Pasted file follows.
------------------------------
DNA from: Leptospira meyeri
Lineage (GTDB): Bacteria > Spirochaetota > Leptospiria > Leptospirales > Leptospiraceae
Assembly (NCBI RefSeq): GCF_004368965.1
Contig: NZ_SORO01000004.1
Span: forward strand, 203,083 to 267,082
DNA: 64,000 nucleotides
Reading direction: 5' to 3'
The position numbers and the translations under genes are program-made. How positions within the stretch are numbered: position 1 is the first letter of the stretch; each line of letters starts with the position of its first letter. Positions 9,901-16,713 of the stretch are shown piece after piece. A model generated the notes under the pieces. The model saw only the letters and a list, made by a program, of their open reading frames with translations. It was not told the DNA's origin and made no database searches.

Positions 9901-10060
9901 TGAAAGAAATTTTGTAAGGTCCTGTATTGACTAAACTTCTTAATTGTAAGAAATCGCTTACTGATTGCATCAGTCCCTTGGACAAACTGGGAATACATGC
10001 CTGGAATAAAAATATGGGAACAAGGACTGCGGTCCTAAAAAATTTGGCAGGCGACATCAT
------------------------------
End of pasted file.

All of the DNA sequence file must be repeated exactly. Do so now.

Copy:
DNA from: Leptospira meyeri
Lineage (GTDB): Bacteria > Spirochaetota > Leptospiria > Leptospirales > Leptospiraceae
Assembly (NCBI RefSeq): GCF_004368965.1
Contig: NZ_SORO01000004.1
Span: forward strand, 203,083 to 267,082
DNA: 64,000 nucleotides
Reading direction: 5' to 3'
The position numbers and the translations under genes are program-made. How positions within the stretch are numbered: position 1 is the first letter of the stretch; each line of letters starts with the position of its first letter. Positions 9,901-16,713 of the stretch are shown piece after piece. A model generated the notes under the pieces. The model saw only the letters and a list, made by a program, of their open reading frames with translations. It was not told the DNA's origin and made no database searches.

Positions 9901-10060
9901 TGAAAGAAATTTTGTAAGGTCCTGTATTGACTAAACTTCTTAATTGTAAGAAATCGCTTACTGATTGCATCAGTCCCTTGGACAAACTGGGAATACATGC
10001 CTGGAATAAAAATATGGGAACAAGGACTGCGGTCCTAAAAAATTTGGCAGGCGACATCAT